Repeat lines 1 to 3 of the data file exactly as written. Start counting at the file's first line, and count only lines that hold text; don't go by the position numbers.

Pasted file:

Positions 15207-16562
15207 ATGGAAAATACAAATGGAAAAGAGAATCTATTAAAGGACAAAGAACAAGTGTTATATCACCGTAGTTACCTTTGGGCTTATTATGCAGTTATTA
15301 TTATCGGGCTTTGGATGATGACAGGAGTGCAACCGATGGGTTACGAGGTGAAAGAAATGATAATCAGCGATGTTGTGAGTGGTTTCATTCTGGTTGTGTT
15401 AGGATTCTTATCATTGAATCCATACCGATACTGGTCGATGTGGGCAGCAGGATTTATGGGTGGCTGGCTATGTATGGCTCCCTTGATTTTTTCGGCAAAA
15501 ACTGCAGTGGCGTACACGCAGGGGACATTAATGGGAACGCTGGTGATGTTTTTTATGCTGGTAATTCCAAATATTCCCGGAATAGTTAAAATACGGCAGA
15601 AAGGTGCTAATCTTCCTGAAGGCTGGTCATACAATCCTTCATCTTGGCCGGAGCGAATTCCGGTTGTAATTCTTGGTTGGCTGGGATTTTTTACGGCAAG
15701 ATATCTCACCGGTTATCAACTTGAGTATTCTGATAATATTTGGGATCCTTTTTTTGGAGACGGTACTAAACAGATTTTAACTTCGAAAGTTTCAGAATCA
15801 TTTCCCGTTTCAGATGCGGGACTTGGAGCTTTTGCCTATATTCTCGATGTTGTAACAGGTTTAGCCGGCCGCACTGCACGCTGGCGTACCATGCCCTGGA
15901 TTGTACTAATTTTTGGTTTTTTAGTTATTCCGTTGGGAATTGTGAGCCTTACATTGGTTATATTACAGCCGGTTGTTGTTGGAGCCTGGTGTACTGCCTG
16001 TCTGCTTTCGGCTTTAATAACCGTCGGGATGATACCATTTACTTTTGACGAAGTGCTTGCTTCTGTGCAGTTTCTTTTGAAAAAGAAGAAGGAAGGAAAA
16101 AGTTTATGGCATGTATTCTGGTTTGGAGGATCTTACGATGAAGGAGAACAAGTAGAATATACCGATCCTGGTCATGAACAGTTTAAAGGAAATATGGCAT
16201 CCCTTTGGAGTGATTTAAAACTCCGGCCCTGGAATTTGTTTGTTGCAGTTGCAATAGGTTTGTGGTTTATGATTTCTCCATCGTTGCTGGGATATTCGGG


Positions 15207-16562
15207 ATGGAAAATACAAATGGAAAAGAGAATCTATTAAAGGACAAAGAACAAGTGTTATATCACCGTAGTTACCTTTGGGCTTATTATGCAGTTATTA
15301 TTATCGGGCTTTGGATGATGACAGGAGTGCAACCGATGGGTTACGAGGTGAAAGAAATGATAATCAGCGATGTTGTGAGTGGTTTCATTCTGGTTGTGTT